Maybe coaches in the eighties don’t do that, because I doubt coaches in the eighties would ever get phone calls like that from players. In fact, I’ve never heard of a player calling a coach and discussing breastfeeding. But the topic to Meyer doesn’t matter. Productive players must be focused players, and how can you focus with a crisis at home?
“I’m just glad he had enough confidence in me to call me,” Meyer said. “It’s a dysfunctional organization if he doesn’t feel confident that he can call me about anything. Of course his mind’s on his wife. Guess what? His mind should be on his wife. That’s our job. That’s why he calls his coaches.”
Interesting approach, and a different approach than the traditional coach.
“I’ve been in a laboratory with this game for 35 years,” Meyer said. “What I’ve come up with over those 35 years is when a player or coach is unsuccessful, it’s for one of three reasons. Number one, the player doesn’t trust me, their position coach, the weight coach, the organization. A player, if he doesn’t have trust, it’s the same reason relationships break up. Number two is their skill set is not developed or it’s not utilized. That means you’re asking a guy to do something on the field but you don’t practice it. Number three: The player’s in conflict. That means drugs, alcohol, somebody not healthy at home, or money issues.
“So we’re on call, the coaches. I’m on call. There’s no time our phones are off. It’s a 24/7 business.”
It’s a fascinating change in the game. But Meyer also knows his success, and every team’s success, is based on having a quarterback. In the practice I saw, I got to be up-close to Trevor Lawrence throwing the football for a few minutes—and in particular, throwing to a spot on a five-yard out route to the right sideline, on a three-step drop from under center, happening under the eye of passing-game coordinator Brian Schottenheimer. Each throw was a rope. Imagine a Max Scherzer fastball, throwing without grimace or a groan. It was effortless and a bullet. “His poise, his football IQ, they’re so advanced,” said Linder, Lawrence’s partner in making line calls and, as a veteran, the man keeping the rookie sane. “He’s ready for this.”
Lawrence is an all-business dude on the field, from what I saw. Assuming he starts—it’d be a stunner if he didn’t—his first month is manageable: at way-down Houston, Denver and Arizona at home for potentially broiling 1 p.m. September starts, and at Cincinnati. The league did the Jags a favor, hoping they don’t get in an early abyss to spoil the Meyer rookie year.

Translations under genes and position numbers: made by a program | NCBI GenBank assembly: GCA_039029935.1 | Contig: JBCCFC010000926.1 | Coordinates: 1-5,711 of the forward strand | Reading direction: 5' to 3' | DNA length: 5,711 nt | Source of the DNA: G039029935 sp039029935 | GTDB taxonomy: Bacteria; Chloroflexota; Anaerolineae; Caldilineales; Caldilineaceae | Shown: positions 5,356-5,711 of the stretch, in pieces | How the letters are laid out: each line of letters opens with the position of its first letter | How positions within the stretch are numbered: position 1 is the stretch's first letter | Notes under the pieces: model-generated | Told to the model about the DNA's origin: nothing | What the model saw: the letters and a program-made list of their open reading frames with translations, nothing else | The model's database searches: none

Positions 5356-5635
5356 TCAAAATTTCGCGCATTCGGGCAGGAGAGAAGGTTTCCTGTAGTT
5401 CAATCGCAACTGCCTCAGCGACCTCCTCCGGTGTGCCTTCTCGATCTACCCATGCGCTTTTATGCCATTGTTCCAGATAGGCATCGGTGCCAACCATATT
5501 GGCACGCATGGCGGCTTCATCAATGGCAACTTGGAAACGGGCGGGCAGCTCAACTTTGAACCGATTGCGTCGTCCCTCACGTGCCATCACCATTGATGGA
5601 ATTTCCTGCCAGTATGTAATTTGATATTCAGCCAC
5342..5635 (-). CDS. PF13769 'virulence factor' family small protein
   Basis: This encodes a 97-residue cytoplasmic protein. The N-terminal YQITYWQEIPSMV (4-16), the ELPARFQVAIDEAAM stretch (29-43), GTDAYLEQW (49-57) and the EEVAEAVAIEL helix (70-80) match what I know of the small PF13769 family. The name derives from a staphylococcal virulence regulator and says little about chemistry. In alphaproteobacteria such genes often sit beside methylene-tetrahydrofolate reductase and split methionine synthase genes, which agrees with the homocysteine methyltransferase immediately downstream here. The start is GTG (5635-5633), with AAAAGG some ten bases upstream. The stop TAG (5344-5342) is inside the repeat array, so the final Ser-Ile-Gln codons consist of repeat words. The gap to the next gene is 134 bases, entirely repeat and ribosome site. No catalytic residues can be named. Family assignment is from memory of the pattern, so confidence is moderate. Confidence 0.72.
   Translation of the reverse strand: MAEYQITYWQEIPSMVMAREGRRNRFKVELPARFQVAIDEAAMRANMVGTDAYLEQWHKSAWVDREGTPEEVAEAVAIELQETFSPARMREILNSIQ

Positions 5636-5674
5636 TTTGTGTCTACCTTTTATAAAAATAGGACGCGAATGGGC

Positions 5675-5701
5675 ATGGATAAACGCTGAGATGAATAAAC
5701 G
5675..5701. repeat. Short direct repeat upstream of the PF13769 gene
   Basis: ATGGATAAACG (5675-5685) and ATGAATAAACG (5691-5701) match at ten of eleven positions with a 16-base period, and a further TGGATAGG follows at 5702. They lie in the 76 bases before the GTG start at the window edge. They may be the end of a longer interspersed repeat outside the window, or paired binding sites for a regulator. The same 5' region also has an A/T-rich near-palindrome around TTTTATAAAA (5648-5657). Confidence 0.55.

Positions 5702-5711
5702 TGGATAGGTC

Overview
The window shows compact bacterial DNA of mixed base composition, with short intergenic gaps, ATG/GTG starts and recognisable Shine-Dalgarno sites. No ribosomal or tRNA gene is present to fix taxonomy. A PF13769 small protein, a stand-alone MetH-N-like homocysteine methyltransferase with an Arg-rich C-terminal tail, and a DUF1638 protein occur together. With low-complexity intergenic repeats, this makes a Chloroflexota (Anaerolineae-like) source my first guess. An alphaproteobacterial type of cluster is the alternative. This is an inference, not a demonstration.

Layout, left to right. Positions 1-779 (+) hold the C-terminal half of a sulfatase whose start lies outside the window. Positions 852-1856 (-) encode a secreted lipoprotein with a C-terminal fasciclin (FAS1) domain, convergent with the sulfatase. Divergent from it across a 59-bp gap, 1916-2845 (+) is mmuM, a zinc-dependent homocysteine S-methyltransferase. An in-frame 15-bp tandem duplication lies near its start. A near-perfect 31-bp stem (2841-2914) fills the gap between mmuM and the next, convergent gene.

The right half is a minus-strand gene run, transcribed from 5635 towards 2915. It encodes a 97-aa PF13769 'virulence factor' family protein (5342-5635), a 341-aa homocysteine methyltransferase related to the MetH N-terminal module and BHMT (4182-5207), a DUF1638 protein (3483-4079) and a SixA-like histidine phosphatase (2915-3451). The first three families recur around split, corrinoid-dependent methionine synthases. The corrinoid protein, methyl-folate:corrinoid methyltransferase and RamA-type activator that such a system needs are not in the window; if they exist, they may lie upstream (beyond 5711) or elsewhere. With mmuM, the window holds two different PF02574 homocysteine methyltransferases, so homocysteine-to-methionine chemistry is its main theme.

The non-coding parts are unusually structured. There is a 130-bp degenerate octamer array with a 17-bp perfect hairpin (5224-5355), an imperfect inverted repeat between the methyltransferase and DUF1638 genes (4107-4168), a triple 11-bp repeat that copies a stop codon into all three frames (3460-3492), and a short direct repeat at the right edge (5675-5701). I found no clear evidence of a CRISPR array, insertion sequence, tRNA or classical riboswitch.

“The skill set’s as good as anyone I’ve ever seen,” Meyer said of Lawrence. “Very twitchy, athletic. Plays like a 6-foot guy, but can throw it over the top of people.” That’s the goal.
Patrick Peterson, Reborn?
EAGAN, Minn. — Who is that very thin man wearing number seven on defense for the Vikings, shutting down receivers for two hours on an August dog day of camp?
It’s Patrick Peterson, one of the vital vets coach Mike Zimmer is counting on to wipe away memories of the worst defense Zimmer has ever had (29.7 points per game allowed, including a 52-burger on Christmas Day in New Orleans—more about that later). Peterson weighed in this summer at 195, down 10 from his Cardinal days, and the difference in his frame, and face, was noticeable. It’s an effort to stave off a decline in his play over the past two seasons.
“I feel lighter, faster,” Peterson told me after practice. You could not wipe the huge grin off his face. “You always hear that notion in this game that the older you get, the lighter you want to get. These brake pads [legs] have been taking a beating over the last 160-something games. I wanted to make the body as light as possible so I can get a little more agile, and come a little bit faster out of my breaks.”
Entering the offseason, the Vikes knew they were getting key vets back who went missing last year—nose tackle Michael Pierce (Covid opt-out), pass-rusher Danielle Hunter (neck), linebackers Anthony Barr (torn pectoral) and Eric Kendricks (calf). Combined, those four foundational defensive starters missed 57 of 64 Vikings games last year. But the defense needed more that the return of four important players. GM Rick Spielman got the best defensive player in free agency, three-technique defensive tackle Dalvin Tomlinson, late of the Giants, then addressed the secondary. Spielman didn’t have much money under the declining cap, and he never even called agent Joel Segal about Peterson, coming off a poor age-30 season in Arizona. The GM thought the price would be too high.